Charlie Trotter probably thought he was finished with diner complaints when he closed his Chicago restaurant last year. But a pair of New York wine collectors filed a lawsuit in federal court June 13, alleging that the chef and his staff sold them a fake magnum of Burgundy last year. Brothers Bekim Frrokaj and Ilir Frrokaj (FRO-kah) are suing Trotter and his restaurant for $70,000 plus punitive damages, alleging multiple counts of fraud.
Trotter denies the allegations. "We have never had a complaint in 25 years," he told Wine Spectator. "I think my reputation stands for itself."
The wine in question is a magnum of Domaine de la Romanée-Conti Romanée-Conti 1945, which the complaint alleges the Frrokaj brothers paid more than $46,000 for. The brothers, who live in the Bronx, share a wine collection. When they saw that Trotter was preparing to close his restaurant last year and was selling wines from his 7,000-bottle cellar, the bottle that caught their attention was the DRC 1945, and they contacted the restaurant about it. The complaint says they flew to Chicago in June 2012, had dinner at Trotter's, and discussed the wine with both Trotter and a sommelier. They paid $40,000 in cash, put the rest on a credit card and had the bottle shipped home.
When Bekim tried to add the wine to his home insurance policy, the complaint continues, the insurer asked him to have it authenticated by an expert. He contacted Maureen Downey, founder of Chai Consulting. Her report concluded the bottle was a fake. "I've got issues with the bottle's glass, with the label, with the capsule and with the cork," Downey told Wine Spectator. "I am 100 percent confident that the wine is counterfeit." Downey also said that she has been unable to confirm the purchase of the bottle with the importer from which the staff allegedly bought it.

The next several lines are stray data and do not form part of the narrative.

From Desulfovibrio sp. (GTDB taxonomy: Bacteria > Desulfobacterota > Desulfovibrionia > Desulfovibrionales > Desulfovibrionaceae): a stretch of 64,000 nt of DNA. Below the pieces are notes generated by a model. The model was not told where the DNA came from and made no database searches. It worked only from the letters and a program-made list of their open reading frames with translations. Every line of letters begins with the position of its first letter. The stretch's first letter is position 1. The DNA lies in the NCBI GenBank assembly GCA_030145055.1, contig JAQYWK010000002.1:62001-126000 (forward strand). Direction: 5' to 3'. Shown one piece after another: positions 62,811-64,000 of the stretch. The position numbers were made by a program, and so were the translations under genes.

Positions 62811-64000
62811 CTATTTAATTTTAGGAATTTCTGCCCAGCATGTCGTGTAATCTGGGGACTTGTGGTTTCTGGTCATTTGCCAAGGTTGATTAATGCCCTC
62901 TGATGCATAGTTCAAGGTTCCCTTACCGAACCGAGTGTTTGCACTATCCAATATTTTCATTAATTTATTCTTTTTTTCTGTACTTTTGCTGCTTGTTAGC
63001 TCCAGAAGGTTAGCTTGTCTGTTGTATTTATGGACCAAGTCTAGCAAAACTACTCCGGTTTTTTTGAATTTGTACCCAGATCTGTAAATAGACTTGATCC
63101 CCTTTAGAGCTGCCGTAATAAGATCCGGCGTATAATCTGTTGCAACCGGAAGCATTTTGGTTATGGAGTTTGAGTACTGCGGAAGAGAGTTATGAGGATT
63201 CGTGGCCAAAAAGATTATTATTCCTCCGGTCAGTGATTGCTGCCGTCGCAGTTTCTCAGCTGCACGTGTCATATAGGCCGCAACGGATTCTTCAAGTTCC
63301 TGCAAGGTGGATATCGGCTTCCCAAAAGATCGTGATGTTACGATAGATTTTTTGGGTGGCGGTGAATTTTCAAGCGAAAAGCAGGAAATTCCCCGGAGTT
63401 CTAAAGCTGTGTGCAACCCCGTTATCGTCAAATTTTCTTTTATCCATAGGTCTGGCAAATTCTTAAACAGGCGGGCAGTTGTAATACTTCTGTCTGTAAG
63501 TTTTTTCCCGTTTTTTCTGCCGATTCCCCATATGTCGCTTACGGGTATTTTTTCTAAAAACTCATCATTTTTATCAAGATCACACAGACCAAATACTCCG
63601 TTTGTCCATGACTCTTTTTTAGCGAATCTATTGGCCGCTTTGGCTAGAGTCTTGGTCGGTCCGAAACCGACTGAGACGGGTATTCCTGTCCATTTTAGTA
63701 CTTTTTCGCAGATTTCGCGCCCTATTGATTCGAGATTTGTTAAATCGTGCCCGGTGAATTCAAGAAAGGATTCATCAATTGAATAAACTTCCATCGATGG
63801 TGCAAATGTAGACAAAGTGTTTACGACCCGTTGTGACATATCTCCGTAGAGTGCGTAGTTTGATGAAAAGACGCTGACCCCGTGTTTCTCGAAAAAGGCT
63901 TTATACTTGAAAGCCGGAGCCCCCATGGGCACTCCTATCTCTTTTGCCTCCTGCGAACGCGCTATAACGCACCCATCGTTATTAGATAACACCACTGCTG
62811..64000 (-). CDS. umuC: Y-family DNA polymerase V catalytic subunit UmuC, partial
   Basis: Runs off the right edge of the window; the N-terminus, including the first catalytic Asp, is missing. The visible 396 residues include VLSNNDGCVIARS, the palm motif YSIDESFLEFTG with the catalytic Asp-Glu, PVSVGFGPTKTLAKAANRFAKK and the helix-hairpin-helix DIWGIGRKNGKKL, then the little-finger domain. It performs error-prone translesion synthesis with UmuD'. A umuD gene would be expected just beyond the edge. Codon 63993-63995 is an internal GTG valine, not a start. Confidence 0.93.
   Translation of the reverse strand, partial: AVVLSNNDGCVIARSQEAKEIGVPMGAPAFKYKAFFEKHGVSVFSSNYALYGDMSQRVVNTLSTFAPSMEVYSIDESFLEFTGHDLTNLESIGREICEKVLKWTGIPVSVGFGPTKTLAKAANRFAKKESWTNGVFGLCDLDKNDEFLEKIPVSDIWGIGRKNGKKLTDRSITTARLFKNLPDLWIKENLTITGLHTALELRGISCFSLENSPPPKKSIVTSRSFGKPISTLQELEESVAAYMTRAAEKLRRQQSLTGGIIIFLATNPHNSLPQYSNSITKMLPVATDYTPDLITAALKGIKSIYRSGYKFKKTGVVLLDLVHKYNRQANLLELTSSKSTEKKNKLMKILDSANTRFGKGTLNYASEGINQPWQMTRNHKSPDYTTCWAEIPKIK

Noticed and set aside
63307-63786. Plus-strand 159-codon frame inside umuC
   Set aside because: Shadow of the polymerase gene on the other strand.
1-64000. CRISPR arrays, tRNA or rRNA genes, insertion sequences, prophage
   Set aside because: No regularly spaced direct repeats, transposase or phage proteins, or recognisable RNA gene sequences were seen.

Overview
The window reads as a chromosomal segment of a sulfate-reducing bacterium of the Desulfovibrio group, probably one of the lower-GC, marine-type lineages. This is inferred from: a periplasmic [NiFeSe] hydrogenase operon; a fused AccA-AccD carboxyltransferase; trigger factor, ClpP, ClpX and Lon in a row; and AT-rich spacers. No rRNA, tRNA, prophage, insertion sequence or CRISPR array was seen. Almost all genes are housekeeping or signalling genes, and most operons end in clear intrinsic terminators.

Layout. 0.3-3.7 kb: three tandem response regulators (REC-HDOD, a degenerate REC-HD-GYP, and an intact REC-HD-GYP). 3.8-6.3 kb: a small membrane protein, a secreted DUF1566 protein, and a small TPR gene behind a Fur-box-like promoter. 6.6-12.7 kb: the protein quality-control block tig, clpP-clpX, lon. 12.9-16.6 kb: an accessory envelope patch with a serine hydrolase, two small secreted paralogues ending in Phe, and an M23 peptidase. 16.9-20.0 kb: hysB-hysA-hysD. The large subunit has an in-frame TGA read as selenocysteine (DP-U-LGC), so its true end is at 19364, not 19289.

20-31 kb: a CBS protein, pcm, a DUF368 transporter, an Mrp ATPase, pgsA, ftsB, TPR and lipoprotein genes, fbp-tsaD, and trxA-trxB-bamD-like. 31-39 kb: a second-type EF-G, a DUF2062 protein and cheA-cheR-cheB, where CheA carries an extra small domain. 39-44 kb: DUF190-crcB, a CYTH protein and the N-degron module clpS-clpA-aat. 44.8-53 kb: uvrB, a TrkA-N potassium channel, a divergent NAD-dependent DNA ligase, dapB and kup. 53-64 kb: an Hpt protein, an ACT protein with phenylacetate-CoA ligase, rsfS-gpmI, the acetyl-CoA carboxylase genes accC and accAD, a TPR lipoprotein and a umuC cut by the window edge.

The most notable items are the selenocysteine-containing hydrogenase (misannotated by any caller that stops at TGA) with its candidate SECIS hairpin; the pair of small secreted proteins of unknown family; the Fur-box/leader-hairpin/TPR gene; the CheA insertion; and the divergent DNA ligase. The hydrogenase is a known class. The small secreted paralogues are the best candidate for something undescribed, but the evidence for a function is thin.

According to Vince DiTomasso, the brothers' Chicago-based lawyer in the case, his clients asked Trotter for a refund but did not receive a satisfactory answer. "You spend more than $46,000 to buy a wonderful bottle of wine and you find out it's fake, you'd be disappointed, shocked, angry—all kinds of emotions," said DiTomasso.
"I think this is a case of buyer's remorse," said Trotter, who is taking a sabbatical from the culinary world and pursing a degree in philosophy. He said Bekim contacted him four months ago claiming the bottle was bad. "He bought a bottle from us that we bought 12 years ago. We bought it in good faith, and we've never had a complaint before that a wine was not authentic."
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